By Vijay Prashad
April 10, 2018
Over the weekend, Brazil’s former President Luiz Inácio Lula da Silva turned himself in to the police after having been charged with corruption under the wide-ranging Lava Jato (Car Wash) investigation. Tens of thousands of people blocked roads across the country to protest his impending arrest.
Thousands surrounded the metalworkers’ union building where he had waited. When he insisted that he would turn himself in and begin serving his 12-year sentence, Mr. Lula da Silva was carried on the shoulders of the crowd waiting outside. It was a dramatic moment for a man who remains hugely popular in Brazil and is seen by many as a standard-bearer of the aspirations of the poor.
Before he went to prison, Mr. Lula da Silva released a statement of great feeling: “Those who persecute me can do what they want to me, but they will never imprison our dreams.” Brazil is to hold a presidential election in October. Mr. Lula da Silva, who left office in 2011 with high approval ratings, had been chosen by the Workers’ Party (PT) as its candidate. By all indications, he would have swept to victory. He had promised to reinvigorate the pro-poor policies that had been a hallmark of his presidency which began in 2003. Those policies such as Fome Zero (Zero Hunger) had decreased hunger in the country and increased opportunities for children of poor families to go to school and college. One woman carried a sign that read, “Lula condemned for putting the daughter of a domestic worker through university.”
A fragile democracy
Brazil’s democracy is fragile. It was the trade union movement with which Mr. Lula da Silva remains affiliated and other such organised platforms that overthrew a U.S.-backed military dictatorship that had lasted from 1964 to 1985. Over the next 15 years, the civilian government did not uproot the institutions of the dictatorship nor weaken the oligarchy that had benefited from military rule. This power bloc remained firmly in control even during the PT-led governments of Mr. Lula da Silva (2003-2011) and Dilma Rousseff (2011-2016). During this period of high commodity prices, social welfare policies could be enacted but little else was possible. The oligarchy, impatient to retain control of Brazil, did everything possible to undermine any democratic dynamic.
In 2016, Ms. Rousseff was removed from office not by an election but by the shenanigans of political horse-trading in parliament. At that time, it was said that the oligarchy had conducted a ‘soft coup’ against the PT government. Her successor, Michel Temer, has not been elected to his post by the people but was installed there by the National Congress. Most Brazilians view him as a ‘bad’ or ‘terrible’ president. Under Mr. Temer, the government withdrew many of the PT’s social welfare policies. In 2014, Brazil was removed from the UN’s Hunger Map but is likely to return on it.
Over the past year, Mr. Lula da Silva’s Caravan for Brazil has moved from one poor community to another, where he has been defending the PT’s policies and attacking the oligarchy. Mass movements such as Brazil’s Landless Workers’ Movement have backed him totally, even though they had fought his timidity while in office. That he was a symbol for the poor was clear to the mass movements and the oligarchy.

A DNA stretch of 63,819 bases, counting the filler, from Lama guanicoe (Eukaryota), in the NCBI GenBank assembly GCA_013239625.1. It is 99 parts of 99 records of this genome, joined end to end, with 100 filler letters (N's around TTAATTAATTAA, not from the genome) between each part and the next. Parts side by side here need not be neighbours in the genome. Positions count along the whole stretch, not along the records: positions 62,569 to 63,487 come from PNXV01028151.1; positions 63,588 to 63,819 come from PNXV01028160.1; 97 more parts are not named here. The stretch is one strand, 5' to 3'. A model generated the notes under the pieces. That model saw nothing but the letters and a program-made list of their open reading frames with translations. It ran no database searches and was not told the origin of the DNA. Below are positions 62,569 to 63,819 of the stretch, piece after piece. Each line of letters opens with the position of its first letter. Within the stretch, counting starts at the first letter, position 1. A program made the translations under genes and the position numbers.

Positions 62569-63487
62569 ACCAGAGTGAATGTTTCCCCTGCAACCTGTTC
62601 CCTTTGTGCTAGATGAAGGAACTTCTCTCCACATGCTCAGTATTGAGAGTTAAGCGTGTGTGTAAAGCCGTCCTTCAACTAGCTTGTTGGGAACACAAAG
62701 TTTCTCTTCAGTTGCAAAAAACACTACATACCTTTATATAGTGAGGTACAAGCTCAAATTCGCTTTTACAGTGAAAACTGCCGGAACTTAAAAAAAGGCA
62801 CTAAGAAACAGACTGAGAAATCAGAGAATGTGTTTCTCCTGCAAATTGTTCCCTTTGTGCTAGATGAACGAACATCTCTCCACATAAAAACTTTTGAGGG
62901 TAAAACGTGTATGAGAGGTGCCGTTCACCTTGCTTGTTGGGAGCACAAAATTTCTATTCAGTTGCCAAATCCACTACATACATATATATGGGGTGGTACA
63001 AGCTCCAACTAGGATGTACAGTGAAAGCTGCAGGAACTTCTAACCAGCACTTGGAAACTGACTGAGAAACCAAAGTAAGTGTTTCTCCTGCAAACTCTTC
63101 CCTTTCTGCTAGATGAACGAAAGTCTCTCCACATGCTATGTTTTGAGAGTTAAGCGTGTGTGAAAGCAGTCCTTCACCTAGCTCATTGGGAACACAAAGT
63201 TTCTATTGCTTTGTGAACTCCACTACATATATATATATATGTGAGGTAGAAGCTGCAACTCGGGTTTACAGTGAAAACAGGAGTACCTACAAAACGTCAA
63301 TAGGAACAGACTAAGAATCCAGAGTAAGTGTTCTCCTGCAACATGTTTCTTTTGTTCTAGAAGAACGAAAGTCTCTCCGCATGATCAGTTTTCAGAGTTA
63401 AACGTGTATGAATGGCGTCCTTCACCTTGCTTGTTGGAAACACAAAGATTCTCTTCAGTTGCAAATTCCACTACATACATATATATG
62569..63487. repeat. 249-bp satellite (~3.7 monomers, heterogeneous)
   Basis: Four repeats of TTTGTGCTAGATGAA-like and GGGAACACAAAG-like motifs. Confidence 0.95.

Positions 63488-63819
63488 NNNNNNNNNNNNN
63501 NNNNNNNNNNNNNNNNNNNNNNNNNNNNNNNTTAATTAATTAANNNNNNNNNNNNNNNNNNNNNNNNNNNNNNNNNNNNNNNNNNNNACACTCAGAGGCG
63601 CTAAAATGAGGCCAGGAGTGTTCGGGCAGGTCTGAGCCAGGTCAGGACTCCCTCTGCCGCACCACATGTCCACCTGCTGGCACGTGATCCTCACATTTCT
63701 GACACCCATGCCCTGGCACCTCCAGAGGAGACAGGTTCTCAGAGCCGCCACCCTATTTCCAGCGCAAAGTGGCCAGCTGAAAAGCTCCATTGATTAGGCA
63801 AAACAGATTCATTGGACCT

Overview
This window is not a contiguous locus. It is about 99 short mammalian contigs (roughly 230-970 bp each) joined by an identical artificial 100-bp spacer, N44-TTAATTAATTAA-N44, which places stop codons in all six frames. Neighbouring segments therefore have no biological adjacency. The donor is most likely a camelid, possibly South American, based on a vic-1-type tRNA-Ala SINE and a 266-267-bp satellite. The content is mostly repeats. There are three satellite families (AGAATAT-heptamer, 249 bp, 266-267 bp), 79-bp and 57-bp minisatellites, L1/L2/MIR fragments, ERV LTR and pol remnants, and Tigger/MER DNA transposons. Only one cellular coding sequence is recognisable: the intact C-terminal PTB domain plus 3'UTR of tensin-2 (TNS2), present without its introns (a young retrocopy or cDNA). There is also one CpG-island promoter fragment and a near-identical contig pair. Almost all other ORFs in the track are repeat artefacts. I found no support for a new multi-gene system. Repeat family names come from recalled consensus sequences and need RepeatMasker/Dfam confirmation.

Car Wash and other such investigations were made possible by strong laws against corruption put in place by Mr. Lula da Silva’s government. In fact, few political figures have been immune from charges of corruption. In Brazil, trust in government is very low. It is advantageous to the oligarchy to see the influence of the government diminish. Now, threats to its immense power are not so sharp.
Mr. Lula da Silva has been accused of accepting an apartment from a contractor (OAS) in exchange for government contracts, a charge he has denied. Evidence for the bribe is weak to non-existent, and there is no paperwork to show that he received an apartment or owns it. A convicted executive of OAS whose prison sentence was reduced for his statement against the leader, gave evidence against Mr. Lula da Silva. The presiding judge in the trial, who has demonstrated on wiretaps his partisanship against Mr. Lula da Silva, accepted the statement and convicted him. Appeals were denied and considerations of habeas corpus rejected.
A series of consequential elections are to take place this year in Latin America: Venezuela (May), Mexico (July) and Brazil (October). In Mexico, socialist candidate Andrés Manuel López Obrador is the frontrunner. It is almost certain that he won on his first attempt in 2006 but was denied his victory by the ruling establishment. In Venezuela, the right-wing opposition is in disarray, which is likely to allow the Bolivarian movement to retain its hold on government. Each of these contests from Venezuela onwards will have an impact on the Left in the hemisphere. In each of these countries, if the elections were fair, the Left would win. But ‘democracy’ has been increasingly desiccated by institutional manoeuvres, such as the attack on Mr. Lula da Silva.
There is a widespread sense that Mr. Lula’ da Silva’s prosecution, like the removal of Ms. Rousseff, is politically motivated. It would have been virtually impossible for Jair Bolsonaro, the candidate of the Right to defeat anyone backed by the PT.
If the courts now refuse to allow Mr. Lula da Silva to run in the October election as is expected, it will call into question the legitimacy of that vote. Democracy is in crisis in Brazil.
Vijay Prashad is the Director of Tricontinental: Institute for Social Research, one of whose offices is in Sao Paulo, Brazil.